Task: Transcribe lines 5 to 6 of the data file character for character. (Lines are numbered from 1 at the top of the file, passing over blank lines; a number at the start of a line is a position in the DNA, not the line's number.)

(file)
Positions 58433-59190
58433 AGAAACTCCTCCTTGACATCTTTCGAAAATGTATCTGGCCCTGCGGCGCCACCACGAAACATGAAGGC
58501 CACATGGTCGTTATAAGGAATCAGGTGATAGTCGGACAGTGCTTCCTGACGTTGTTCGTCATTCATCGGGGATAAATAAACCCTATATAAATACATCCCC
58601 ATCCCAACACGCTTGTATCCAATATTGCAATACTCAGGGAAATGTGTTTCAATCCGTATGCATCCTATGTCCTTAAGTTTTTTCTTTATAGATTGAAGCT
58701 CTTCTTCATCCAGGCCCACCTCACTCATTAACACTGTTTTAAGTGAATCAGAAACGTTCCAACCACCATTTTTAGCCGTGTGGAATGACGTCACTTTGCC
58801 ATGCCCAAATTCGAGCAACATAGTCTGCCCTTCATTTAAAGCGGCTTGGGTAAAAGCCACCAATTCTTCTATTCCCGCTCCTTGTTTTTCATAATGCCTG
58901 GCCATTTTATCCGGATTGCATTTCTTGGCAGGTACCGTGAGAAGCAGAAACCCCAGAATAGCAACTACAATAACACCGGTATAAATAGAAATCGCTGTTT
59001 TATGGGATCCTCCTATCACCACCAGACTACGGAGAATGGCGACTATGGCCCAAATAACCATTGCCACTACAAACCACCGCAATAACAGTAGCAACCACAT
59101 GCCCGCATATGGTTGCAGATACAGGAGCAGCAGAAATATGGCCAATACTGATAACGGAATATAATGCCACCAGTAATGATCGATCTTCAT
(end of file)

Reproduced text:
58701 CTTCTTCATCCAGGCCCACCTCACTCATTAACACTGTTTTAAGTGAATCAGAAACGTTCCAACCACCATTTTTAGCCGTGTGGAATGACGTCACTTTGCC
58801 ATGCCCAAATTCGAGCAACATAGTCTGCCCTTCATTTAAAGCGGCTTGGGTAAAAGCCACCAATTCTTCTATTCCCGCTCCTTGTTTTTCATAATGCCTG